Crowd Scene from Book of Days, 1988. Photo: Jerry Pantzer.
So you would have been more interested in kinaesthesia than synaesthesia?
Not really, but I did come from a different background than the other children in Dalcroze. They were learning music through their bodies and I was learning my body through music. I came into the classes feeling confident about music and rhythm.
You said that you felt somewhat awkward because movement didn’t come naturally to you, so in some senses you had to learn more about it than about the capabilities of your own voice?
Exactly, because I have strabismus, which is an eye condition where I can’t fuse two images. Most of us look out of two eyes and we fuse the two images into one that has three-dimensions. I’m actually looking out of one eye at a time and my brain compensates for that. So if you close one eye that’s what I am seeing. I’m seeing distance but not that curved, three-dimensional aspect of an object.
Scene from Book of Days, directed by Meredith Monk, 1988, left to right: Toby Newman, Pablo Vela. Photo: Dominique Lasseur.
And yet you talk about sculptural space.
The irony is that I have always dealt with space. Another thing about Dalcroze training is that it is music in space. Space is an ally. I always talk to singers who come from the classical tradition about that because they were never taught about space. Dalcroze was interested in a three-pronged pedagogical system—one was rhythmic training, one was solfège training and one was improvisation, so in a sense it was very synaesthetic. For example, we would sing the “do re mi fa so la ti do” scale but then we would delineate it with our arms in space and also read it on paper. Perhaps this is the synaesthesia you were talking about earlier. I didn’t realize how much that had influenced me until many years later when I was working on ATLAS, an opera for the Houston Grand Opera. The Western classical system is not that complex rhythmically; rhythmic articulation is not actually in the forefront, it is more about line than rhythm. So I would show the classically trained singers a piece of material and then I would sing it and they would ask, “How are you going out into all those rhythms and then coming back around again?” I would say, it is very instinctive and their response was, “It’s that Dalcroze training.” That’s when I realized it was more of an influence than I had thought.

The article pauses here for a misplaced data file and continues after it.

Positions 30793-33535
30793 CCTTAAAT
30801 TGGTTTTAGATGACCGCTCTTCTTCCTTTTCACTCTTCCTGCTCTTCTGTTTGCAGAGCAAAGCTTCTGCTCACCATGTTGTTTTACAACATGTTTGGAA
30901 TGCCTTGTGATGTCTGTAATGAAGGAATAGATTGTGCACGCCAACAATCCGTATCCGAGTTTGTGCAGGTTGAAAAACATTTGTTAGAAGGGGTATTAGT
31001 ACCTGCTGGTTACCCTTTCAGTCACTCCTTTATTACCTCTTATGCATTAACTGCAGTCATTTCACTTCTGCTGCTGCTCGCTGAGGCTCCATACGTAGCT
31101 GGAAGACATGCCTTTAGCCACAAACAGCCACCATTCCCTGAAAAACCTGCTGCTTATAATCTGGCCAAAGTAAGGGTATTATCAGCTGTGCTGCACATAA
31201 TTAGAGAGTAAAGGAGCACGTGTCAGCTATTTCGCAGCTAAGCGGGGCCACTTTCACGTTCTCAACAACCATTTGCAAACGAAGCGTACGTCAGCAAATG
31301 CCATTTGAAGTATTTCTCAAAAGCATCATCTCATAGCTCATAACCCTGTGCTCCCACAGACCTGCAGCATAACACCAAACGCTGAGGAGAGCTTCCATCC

You’re only 21 years old when you come out of Sarah Lawrence, and you seem fairly precocious.
Meredith Monk and Toby Newman, Book of Days, 1988. Photo: Jerry Pantzer.
My first piece in New York was called Break. I performed it in the Washington Square Galleries. I had been very influenced by cinema. It was a solo piece, and for me every piece has a question. When you find a question you are on the right track; the question for Break was: how do you do a solo form that has some of the syntax of film— fast cuts, perceptual changes, changes of persona, discontinuity and disjunction—and how do you do that as a soloist? The piece was very gestural, it had some voice, a few words and it also had a soundtrack. I made a multitrack soundtrack— fragmented collages of car crashes—by using two tape recorders and building tracks by taping from one machine to the other.
Had you been following what was going on at the Judson Dance Theater before you came to New York in 1964?
The Judson Dance Theater started when I was still in school in 1963. I remember coming into New York in the summer and seeing some of those first concerts, which were really wonderful. What was interesting about Judson was the artists were coming from all different disciplines and they were trying to break through the boundaries by trying another discipline. Most of them went back to their original discipline but they had increased their vocabulary by working in another form. Those concerts were disparate because people’s approaches were so diverse. I think that critics always think of Judson as having one particular sensibility, but there were actually many people with a wide range of approaches. The concerts were very long and you never knew what was going to happen next. I loved that “anything-is-possible” mentality and even as a student I was trying to find new things for myself before coming into New York. By the time I got to New York the Judson Dance Theatre no longer existed as a group but the Judson Church was available. I did do a few of my performances there because Al Carmines was very open to having young people perform.
You have famously said that you work “between the cracks where the voice starts dancing and the body singing.” Was that a natural place for you to be where you recognized that the various art forms could be part of the same sensibility, or was it something you had to work on to develop?